Then when I told my instructor, I felt my voice cracking. When another instructor asked if everything was okay and looked me in the eyes, I am sure he saw puddles starting to form. I simply said, “Life changes. I need to be home.”

Then a third instructor asked me if there was anything they could do, and I choked out, “I just need to be home.”

By the time I got to the truck, I was in tears.

I hadn’t expected that.

Honestly, I really didn’t know why I was crying. I loved the class the first time I took it, but this time it really was just a means to the end of becoming an instructor. I wasn’t enjoying it at all, and I was counting weeks until it was finished.

Still, I cried.

So I sat in my truck, cried, and asked God what was up with that.

And somewhere in the jumble of words and tears I understood.

With the first class, I had felt so excited, so alive. I wanted to feel that again. Actually, I just wanted to feel something that didn’t feel like pain. And, this didn’t hurt. But, it didn’t feel good either.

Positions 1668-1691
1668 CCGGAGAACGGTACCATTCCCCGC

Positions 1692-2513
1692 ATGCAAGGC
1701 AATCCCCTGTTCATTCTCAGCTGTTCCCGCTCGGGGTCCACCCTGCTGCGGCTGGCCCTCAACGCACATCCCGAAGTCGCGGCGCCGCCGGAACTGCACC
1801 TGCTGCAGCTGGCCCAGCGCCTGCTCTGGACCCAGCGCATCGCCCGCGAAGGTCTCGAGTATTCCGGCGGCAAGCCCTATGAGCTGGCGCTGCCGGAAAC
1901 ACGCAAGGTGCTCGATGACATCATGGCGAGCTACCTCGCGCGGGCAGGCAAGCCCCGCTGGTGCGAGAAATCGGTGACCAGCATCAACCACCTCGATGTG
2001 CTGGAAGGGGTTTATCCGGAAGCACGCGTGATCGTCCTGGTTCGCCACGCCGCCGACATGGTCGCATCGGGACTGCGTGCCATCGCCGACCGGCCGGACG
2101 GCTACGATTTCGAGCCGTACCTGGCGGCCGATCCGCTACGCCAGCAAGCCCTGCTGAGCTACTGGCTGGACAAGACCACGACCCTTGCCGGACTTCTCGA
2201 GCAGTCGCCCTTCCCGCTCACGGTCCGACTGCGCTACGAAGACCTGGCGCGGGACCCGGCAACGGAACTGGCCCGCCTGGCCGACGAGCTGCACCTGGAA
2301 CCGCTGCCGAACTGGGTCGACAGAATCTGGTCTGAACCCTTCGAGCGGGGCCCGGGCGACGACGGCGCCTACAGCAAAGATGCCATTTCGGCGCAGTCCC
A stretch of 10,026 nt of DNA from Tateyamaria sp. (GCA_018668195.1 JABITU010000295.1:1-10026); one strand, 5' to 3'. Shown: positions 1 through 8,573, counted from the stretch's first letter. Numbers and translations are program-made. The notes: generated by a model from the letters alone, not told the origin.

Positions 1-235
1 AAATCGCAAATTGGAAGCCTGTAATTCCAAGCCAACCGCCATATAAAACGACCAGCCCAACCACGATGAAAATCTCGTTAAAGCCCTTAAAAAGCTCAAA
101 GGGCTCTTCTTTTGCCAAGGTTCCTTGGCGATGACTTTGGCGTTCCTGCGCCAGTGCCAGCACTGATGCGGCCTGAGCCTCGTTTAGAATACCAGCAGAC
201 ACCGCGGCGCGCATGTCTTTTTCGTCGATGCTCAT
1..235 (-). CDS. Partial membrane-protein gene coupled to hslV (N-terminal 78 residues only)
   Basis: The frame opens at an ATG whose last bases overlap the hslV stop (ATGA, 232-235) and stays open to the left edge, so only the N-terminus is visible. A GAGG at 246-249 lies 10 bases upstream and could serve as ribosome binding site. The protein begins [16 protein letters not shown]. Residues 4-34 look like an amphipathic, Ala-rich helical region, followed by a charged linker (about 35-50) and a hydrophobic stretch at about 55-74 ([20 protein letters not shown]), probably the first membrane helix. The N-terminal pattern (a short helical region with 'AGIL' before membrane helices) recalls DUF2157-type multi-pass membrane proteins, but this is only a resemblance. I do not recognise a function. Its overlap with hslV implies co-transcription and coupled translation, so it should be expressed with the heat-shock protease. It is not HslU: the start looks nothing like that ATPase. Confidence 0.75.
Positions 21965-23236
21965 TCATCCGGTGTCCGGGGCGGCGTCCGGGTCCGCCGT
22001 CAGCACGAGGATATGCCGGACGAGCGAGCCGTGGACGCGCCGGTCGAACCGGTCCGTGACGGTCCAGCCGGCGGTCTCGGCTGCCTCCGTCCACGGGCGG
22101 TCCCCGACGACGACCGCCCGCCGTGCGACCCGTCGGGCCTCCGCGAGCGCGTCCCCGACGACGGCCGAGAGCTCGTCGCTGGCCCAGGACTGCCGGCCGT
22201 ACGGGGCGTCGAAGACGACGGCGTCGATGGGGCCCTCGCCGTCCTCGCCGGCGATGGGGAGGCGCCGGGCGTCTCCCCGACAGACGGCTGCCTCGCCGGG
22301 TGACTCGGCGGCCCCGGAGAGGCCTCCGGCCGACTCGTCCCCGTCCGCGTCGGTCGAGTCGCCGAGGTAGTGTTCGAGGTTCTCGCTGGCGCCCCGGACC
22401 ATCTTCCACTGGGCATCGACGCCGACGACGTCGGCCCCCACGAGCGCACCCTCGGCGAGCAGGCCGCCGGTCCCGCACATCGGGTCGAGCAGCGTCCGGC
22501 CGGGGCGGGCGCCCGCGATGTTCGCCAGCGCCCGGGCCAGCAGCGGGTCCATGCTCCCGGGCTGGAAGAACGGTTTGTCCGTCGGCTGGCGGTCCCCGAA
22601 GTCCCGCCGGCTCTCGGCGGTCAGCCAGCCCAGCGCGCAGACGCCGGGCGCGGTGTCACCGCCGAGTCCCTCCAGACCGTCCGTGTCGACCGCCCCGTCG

I wasn’t crying because I was giving up a class. I was crying because I was giving up something that had been important, that had been a happy place, and there was nothing to replace it. Once again, I was staring at what used to be a place where I felt connected and joyful and now was just an empty spot.

And empty spots are hard things.

They are scary things.

Because I don’t know just how deep they are going to go…

Or how long they are going to last…

Or what will fill them.

All I really know is
I refuse to let the fear of Nothing
compel me to hold on to a useless Something.

So I wiped the tears from my face and started the truck. I didn’t look back because I knew it my break my resolve. Instead, I looked forward and put the truck in drive, not really knowing where I was going or what I was going to do. 

But I knew I was headed in the right direction, and that was something.

And that something felt good.

Thursday, March 8, 2012

A Wife's Hardest Journey

A friend of mine is watching his father fade away, and more than likely, today will be the day his dad's body gives up the fight and his soul passes on. My heart is so sad for him, sad beyond words.

I buried my dad.